Home / Juvenon Health Journal / Organic vs. Non-Organic: A Case for the Higher-Priced Produce

 

Juvenon Health Journal volume 8 number 9 september 2009
By Benjamin V. Treadwell, Ph.D.

Organic vs. Non-Organic: A Case for the Higher-Priced ProduceI confess. I’ve been avoiding the organically grown produce section at the grocery store. The fruits and vegetables often look wilted. The prices are much higher than the non-organic section. And does it really have to be grown with natural additives to be good for you?

Of all the artificial additives used in non-organic farming, the synthetic pesticides that ward off insects, bacteria and fungus infections seem to be the most maligned. But there are valid concerns about toxicity, especially in high concentrations, and potential damaging effects on cells and tissues. More importantly, foods harvested from pesticide-treated plants may also contain fewer disease-preventing micronutrients than organically grown foods. Here’s why.

Plant Self-protection
The members of the plant kingdom have evolved a biochemical system to protect themselves from disease-producing pathogens, as well as environmental stress such as drought. This network can detect when a pathogen is attacking the plant’s tissues. It responds by synthesizing specific substances, often referred to as phytoalexins (Greek-derived for plant defenses), to help minimize the damage.

“Does it really have to be grown with natural additives to be good for you?”

For example, take resveratrol, a phytoalexin that has been in the news recently. The resveratrol content of a plant, like a red wine grape vine, is normally highest after an event that places the plant under stress. Say the vine is infected by a fungus micro-organism. It synthesizes resveratrol that, in turn, activates specific biochemical pathways to protect the plant from the infection.

Animal Plant Ingestion
So, what happens when an animal eats phytoalexin-protected plant compounds? Are similar self-preservation pathways activated? Does the animal’s health improve?

Continuing with the resveratrol example, the answer to both questions seems to be “yes.” In fact, resveratrol’s positive effects have been the subject of numerous studies and more than 3,000 articles, including several in this newsletter. (Juvenon Health Journal Volume 6, 11/07 and 6/07, among others.)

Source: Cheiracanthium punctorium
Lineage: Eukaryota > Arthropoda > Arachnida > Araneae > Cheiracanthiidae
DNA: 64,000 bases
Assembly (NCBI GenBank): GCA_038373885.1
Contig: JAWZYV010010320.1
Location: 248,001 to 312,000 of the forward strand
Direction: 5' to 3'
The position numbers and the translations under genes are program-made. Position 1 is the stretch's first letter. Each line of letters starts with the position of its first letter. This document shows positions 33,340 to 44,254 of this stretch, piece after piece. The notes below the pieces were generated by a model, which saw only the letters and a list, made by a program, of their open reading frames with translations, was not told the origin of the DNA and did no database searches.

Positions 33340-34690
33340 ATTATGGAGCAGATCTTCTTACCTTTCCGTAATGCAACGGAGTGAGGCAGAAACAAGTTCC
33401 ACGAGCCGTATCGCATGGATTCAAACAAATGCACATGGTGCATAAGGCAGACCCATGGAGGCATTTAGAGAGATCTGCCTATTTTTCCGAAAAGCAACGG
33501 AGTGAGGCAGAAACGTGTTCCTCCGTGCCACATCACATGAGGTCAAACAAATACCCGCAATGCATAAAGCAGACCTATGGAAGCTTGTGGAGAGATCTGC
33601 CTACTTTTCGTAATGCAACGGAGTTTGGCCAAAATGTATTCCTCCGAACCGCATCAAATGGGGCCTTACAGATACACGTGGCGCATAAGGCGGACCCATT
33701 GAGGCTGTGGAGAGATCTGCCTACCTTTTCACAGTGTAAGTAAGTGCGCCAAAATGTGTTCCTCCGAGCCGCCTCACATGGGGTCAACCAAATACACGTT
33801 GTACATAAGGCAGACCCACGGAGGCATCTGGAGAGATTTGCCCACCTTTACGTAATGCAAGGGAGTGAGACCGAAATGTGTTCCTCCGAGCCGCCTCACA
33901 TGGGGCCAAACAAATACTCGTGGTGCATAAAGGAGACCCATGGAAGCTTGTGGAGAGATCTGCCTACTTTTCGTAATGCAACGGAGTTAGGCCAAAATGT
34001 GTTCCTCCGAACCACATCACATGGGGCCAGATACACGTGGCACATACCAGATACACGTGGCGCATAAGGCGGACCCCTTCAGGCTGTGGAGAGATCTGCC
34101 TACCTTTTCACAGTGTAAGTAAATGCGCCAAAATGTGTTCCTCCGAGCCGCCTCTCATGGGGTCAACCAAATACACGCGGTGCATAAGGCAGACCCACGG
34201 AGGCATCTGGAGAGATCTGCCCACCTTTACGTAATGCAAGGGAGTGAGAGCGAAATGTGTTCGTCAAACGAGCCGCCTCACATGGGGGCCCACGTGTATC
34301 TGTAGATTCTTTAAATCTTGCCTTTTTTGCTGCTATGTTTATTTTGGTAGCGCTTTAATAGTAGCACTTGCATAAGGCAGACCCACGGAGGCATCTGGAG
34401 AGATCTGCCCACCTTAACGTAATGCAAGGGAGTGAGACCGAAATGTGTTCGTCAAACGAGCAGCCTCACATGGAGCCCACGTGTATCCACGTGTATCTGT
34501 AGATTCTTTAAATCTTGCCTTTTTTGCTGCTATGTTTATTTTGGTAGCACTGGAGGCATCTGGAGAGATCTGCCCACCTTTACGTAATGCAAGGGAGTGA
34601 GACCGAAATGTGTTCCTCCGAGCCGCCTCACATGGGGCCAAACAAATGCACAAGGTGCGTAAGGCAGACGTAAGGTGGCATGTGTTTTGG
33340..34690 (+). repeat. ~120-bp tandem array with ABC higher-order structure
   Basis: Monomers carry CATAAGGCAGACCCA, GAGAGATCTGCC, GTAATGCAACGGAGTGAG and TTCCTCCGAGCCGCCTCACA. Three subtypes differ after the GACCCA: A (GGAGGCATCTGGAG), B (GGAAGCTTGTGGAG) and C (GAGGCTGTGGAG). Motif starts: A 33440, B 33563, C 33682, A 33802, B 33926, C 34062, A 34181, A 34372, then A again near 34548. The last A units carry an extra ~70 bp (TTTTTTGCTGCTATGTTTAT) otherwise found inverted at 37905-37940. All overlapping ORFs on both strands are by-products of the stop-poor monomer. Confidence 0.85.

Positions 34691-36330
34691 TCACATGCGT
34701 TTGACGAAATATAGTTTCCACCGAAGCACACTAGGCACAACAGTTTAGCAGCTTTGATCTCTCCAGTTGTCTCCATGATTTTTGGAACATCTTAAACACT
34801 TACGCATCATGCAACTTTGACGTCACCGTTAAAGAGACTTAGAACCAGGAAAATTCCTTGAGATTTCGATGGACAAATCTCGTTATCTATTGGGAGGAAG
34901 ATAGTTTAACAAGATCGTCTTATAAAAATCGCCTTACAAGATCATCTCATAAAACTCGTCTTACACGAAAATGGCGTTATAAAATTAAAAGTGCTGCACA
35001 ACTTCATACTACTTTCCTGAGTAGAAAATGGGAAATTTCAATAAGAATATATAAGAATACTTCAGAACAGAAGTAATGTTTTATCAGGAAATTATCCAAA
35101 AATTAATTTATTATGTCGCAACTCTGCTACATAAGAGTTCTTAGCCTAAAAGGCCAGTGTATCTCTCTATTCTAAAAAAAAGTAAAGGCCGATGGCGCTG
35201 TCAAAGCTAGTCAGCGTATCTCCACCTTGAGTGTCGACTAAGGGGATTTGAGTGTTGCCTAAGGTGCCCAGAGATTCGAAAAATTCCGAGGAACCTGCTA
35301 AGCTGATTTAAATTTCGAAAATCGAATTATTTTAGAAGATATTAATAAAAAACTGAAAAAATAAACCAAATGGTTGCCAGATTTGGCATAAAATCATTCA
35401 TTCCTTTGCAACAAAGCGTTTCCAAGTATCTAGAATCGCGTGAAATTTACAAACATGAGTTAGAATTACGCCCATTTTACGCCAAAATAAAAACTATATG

And resveratrol is not alone. Health-promoting benefits for organisms farther up the food chain have been attributed to a number of pathogen-induced plant compounds. As another example, a recent study demonstrated how fermented blueberry juice, full of phytochemicals, improved the condition of mice genetically susceptible to diabetes.

Better Blueberries
Blueberries are rich in antioxidants due to the presence of significant quantities of phenolic compounds, the most common of which are known as anthocyanins. The results of a number of studies have suggested that these compounds may not only improve general health, but also help to prevent cardiovascular disease, gastric ulcers, urinary tract infections, neurodegenerative disease, cancer and diabetes.

“When a pathogen attacks, a plat responds by synthesizing phyloalexins.”

But are all blueberries created equal in phenolic compound content? Investigators at the Université de Moncton, Canada, noted considerable variation between the berries picked in different fields, and even in the same field from one year to the next. From previous work, they were also aware of a correlation between phenolic compound levels and certain conditions, including temperature, drought and, of particular interest for this study, infection by pathogens.

While examining berries from different sources for the presence of pathogens, the researchers discovered a new bacterium, which they named Serratia vaccinnii. Additional experiments demonstrated that the concentration of antioxidants could be increased significantly by adding Serratia vaccinnii to blueberry extract and allowing it to ferment for a short period of time. These results suggest that the higher phenolic compound content in some berry crops may be pathogen-induced (like resveratrol in a red wine grape vine).

Blueberry Cocktail for Mice
Subsequently, a group of investigators from the University of Montreal compared the effects on mice of the Serratia vaccinnii–infected, fermented blueberry juice (BIBJ) versus juice prepared from normal blueberries (NBJ). The test animals for the four-week experiment were from a strain of mice predisposed to develop obesity-linked type-2 diabetes that resembles the condition in humans.

“All blueberries are not created equal in phenolic compound content.”

The mice on diets with NBJ or without any blueberry juice (control group) showed a predictable increase in body weight and decrease in insulin sensitivity (as determined by elevated blood-glucose levels, a marker of diabetes). For the mice whose diet included the BIBJ “cocktail,” however, the results were more exciting in the context of their genetic predisposition.